Farnes’s Conducting and Rachvelishvili’s Azucena Make This Revival Worthwhile

08/12/2016

Verdi, Il trovatoreSoloists, Chorus and Orchestra of the Royal Opera House, Covent Garden / Richard Farnes. The Royal Opera House, Covent Garden, London, 4.12.2016. (CC)

najmiddin_mavlyanov_as_manrico_anita_rachvelishvili_as_azucena__c_roh-_photographer_catherine_ashmore1-600x350

Najmiddin Mavlyanov (Manrico) & Anita Rachvelishvili (Azucena) (c) Catherine Ashmore

Cast:
Leonora – Maria Agresta
Manrico – Najmiddin Mavlyanov
Count di Luna – Quinn Kelsey
Azucena – Anita Rachvelishvili
Ferrando – Gábor Bretz
Ines – Jennifer Davis
Ruiz – David Junghoon Kim
Old Gypsy – Jonathan Fisher
Messenger – Andrew O’Connor

Production:
Director – David Bösch
Set & video designer – Patrick Bannwart
Costume designer – Meentje Nielsen
Lighting designer – Olaf Winter
Associate lighting designer – Nick Havell

Najmiddin Mavlyanov replaced the advertised Roberto Alagna for this first revival of David Bösch’s production of Il trovatore. First seen incredibly recently (my colleague Jim Pritchard reviewed a performance in July this year here), Bösch’s sets seem to describe a non-specified war zone. A tank has “Luna” written on the side, and there is evidence of mobile phones; crows/ravens, birds associated with death, are projected cleverly by the Swiss set and video designer Patrick Bannwart. A drop-down curtain with L-Heart-M is echoed by the same motif on a tree.

Gypsies are shown as members of a traveling circus, with on-stage caravan from which Azucena steps forth. The prison is seemingly outside, barbed wire indicating the incarceration element. The sets are predominantly gray or dark; the representation of fire (from fires in barrels to a proper crematory blaze towards the end) is pretty much a stage constant. Bösch made his opera directing debut as recently as 2009/10 with Orlando furioso, so he is a newish kid on the block and Trovatore is a huge challenge. This opera has never attained the popularity of La traviata, yet a good performance can create an atmosphere that is all-encompassing. Sadly, that performance was not this one.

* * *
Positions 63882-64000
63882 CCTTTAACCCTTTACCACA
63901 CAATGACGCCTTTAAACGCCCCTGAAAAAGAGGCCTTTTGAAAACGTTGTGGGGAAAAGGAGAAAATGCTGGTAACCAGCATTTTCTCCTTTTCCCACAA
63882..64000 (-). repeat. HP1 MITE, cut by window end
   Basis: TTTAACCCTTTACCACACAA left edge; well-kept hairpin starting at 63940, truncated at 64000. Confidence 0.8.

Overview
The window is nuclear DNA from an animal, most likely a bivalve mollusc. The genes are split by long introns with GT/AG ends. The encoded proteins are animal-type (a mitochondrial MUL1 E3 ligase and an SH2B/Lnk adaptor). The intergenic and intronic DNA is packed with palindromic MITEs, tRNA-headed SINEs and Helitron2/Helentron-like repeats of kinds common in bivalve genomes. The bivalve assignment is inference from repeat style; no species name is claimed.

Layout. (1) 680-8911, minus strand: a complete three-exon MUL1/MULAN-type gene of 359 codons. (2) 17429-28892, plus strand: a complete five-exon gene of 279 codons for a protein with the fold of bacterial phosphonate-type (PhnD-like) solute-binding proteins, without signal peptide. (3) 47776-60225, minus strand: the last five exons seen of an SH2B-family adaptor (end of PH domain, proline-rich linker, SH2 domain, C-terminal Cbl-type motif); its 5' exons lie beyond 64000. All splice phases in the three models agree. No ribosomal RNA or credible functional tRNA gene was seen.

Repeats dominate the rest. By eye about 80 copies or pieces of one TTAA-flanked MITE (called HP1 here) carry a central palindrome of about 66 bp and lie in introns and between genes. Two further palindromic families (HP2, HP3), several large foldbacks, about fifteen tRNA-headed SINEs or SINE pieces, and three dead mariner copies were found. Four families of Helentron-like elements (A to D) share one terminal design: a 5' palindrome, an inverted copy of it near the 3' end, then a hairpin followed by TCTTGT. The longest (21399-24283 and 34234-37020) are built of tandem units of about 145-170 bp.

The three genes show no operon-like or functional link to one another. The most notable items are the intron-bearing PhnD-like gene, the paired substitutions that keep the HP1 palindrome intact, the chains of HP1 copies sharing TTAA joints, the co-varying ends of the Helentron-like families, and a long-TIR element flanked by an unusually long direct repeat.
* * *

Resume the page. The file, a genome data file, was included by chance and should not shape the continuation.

There were two stand-out stars, though. The first was non-vocal. The conductor, Richard Farnes, recently brought the Opera North Ring to the Royal Festival Hall to great, and rightful, acclaim. Farnes clearly inspires his orchestras. Textures were expertly delineated, ensemble was always tight. But more, there was a feeling of revealing the underlying greatness of the piece. No hanging around for the (expertly sung) Anvil Chorus here. The second star was the Georgian mezzo Anita Rachvelishvili. She debuted as Carmen at Covent Garden in 2013, reprising the role in 2015/16, and what a performance that must have been. Her low register has the power of a full contralto, yet she has the higher reaches of the mezzo register, too. Her sense of line was impeccable, her stage presence compelling. “Stride la vampa” was a true highlight of the evening.

The Uzbekistani tenor Najmiddin Mavlyanov took the role of Manrico, clearly pacing himself and holding “Di quella pira” from the end of Act III in his sightlines, not daring to give his all at any time before that. He could have given a touch more acting, though, that would not have hurt his voice. He clearly likes the big roles (his Covent Garden debut was Cavaradossi in the 2015/16 season and he lists Alfredo Germont and Don José as his conquered parts,) yet there was never the feeling of a major presence, or even voice, here. His Leonora was the Italian soprano Maria Agresta, making her role debut. While she has a fine lyrical line, the more complex and challenging writing did indeed sound, well, complex and challenging when all one pined for was excitement and confidence.

Later in the run, the role of Luna was to have be taken by Dmitri Hvorostovsky (the second cast is lucky to hold Rachvelishvili as a constant though) but he has sadly had to cancel. Here, it was Hawaiian baritone Quinn Kelsey, who debuted at Covent Garden in the previous season as Giorgio Germont. Again, presence was a problem and vocally there it was just a touch lacking in gravitas; not to mention menace.

The smaller roles were all acceptably done. One rather strange element of this particular evening was that what sounded like a rogue radio used for communications between staff members seemed to be relayed to the auditorium a few times. It was more amusing than irritating, which in itself was telling: surely irritation is the apt emotion if one is caught up in one of Verdi’s finest scores (for such I for one believe this to be). One has to be grateful for the light shed on the evening by the excellence of Azucena and the conductor, but the other parts required greater efforts. It will be fascinating to see if the change of cast (starting on January 26) can raise the game.

Colin Clarke

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